And you, who once were alienated and hostile in mind, doing evil deeds, he has now reconciled in his body of flesh by his death. (Colossians 1:21–22)
The best news in all the world is that our alienation from God is ended and we are reconciled to the Judge of the universe. God is no longer against us, but for us. Having omnipotent love on our side mightily steels the soul. Life becomes utterly free and daring when the strongest being in the universe is for you.
But Paul’s message of salvation is not good news to those who reject the diagnosis in Colossians 1:21. He says, you “were alienated and hostile in mind.”
How many people do you know who say, “Apart from God’s grace, I am hostile to God in my mind”? People seldom say, “I hate God.” So, what does Paul mean that people are “hostile in mind” to God before they were reconciled by the blood of Christ?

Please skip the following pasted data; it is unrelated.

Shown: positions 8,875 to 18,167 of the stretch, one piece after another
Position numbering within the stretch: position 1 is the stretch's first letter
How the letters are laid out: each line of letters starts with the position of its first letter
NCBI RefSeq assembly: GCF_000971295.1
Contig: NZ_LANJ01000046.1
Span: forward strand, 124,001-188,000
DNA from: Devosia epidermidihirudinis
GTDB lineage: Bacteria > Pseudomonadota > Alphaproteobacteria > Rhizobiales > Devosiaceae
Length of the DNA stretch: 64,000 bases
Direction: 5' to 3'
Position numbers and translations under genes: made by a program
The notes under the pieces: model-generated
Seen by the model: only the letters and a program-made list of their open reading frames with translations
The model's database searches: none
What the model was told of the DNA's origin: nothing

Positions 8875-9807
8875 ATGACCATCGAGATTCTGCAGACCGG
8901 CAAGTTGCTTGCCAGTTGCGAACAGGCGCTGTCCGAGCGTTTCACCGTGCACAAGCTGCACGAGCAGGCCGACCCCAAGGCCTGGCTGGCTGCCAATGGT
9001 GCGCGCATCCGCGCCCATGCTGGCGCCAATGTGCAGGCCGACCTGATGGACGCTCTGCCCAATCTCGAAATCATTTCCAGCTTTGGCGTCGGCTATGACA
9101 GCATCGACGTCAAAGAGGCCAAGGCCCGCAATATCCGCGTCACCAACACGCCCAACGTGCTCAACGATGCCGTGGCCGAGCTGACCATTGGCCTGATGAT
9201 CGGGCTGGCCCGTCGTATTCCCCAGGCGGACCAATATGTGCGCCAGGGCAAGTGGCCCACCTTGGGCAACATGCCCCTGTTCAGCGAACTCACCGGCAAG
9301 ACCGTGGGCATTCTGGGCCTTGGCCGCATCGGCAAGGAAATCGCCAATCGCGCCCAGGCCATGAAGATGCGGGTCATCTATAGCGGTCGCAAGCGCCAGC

I think he means that the hostility is really there toward the true God, but people do not allow themselves to think about the true God. They imagine God to be the way they would like him to be, which seldom includes any possibility that they might be in really serious trouble with him.
But concerning the God who really exists — a God who is sovereign over all things, including sickness and calamity — we were all hostile to him, Paul says. Deep down, we hated his absolute power and authority.
That any of us is saved is owing to the wonderful truth that the death of Christ obtained the grace by which God conquered our hearts and caused us to love the One we once hated.
Many are still learning not to be hostile to God. It is a good thing that he is gloriously patient.